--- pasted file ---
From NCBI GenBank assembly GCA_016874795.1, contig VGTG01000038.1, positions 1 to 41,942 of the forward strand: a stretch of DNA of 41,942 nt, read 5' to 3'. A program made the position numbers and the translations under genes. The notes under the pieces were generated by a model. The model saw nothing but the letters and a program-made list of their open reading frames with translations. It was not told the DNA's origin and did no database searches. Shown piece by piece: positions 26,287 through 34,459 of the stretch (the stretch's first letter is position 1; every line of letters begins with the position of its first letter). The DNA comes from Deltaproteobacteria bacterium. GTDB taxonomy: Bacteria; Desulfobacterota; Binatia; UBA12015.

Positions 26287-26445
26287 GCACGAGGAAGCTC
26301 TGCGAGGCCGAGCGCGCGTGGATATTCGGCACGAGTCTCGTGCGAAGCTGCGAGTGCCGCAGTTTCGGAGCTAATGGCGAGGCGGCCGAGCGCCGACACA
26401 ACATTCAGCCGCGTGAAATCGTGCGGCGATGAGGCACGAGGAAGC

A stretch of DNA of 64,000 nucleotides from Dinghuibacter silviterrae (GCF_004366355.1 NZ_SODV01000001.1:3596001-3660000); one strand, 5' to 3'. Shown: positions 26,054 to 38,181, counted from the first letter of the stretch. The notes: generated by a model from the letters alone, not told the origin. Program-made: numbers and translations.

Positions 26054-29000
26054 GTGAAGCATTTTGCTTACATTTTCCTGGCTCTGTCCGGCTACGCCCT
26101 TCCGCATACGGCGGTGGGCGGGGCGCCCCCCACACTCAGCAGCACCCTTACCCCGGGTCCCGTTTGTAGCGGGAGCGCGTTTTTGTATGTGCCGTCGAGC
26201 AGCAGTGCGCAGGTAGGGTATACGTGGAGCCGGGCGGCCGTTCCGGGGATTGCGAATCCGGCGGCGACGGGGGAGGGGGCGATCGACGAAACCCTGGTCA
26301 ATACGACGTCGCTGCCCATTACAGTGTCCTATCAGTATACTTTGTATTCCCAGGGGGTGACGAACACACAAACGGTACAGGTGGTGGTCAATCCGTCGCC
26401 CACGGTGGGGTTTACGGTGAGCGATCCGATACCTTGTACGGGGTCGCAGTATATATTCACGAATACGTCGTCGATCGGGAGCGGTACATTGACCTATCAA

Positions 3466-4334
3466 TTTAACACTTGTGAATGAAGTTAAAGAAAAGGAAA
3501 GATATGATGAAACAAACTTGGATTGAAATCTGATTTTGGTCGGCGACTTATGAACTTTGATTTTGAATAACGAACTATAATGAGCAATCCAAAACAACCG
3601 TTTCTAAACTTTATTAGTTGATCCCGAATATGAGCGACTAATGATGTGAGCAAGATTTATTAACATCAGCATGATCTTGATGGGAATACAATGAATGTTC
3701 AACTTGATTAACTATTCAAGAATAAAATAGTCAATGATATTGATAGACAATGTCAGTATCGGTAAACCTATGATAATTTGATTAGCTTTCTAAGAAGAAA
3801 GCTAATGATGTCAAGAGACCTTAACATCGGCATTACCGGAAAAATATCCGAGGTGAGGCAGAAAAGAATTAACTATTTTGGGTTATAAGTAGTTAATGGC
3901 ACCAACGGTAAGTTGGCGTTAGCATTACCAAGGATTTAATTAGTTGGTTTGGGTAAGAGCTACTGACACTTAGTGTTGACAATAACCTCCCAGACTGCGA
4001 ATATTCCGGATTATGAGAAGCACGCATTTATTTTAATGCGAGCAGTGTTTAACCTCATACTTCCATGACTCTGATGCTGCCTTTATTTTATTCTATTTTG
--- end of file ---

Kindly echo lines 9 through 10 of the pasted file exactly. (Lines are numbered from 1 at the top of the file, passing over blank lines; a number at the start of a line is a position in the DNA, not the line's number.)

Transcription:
26101 TCCGCATACGGCGGTGGGCGGGGCGCCCCCCACACTCAGCAGCACCCTTACCCCGGGTCCCGTTTGTAGCGGGAGCGCGTTTTTGTATGTGCCGTCGAGC
26201 AGCAGTGCGCAGGTAGGGTATACGTGGAGCCGGGCGGCCGTTCCGGGGATTGCGAATCCGGCGGCGACGGGGGAGGGGGCGATCGACGAAACCCTGGTCA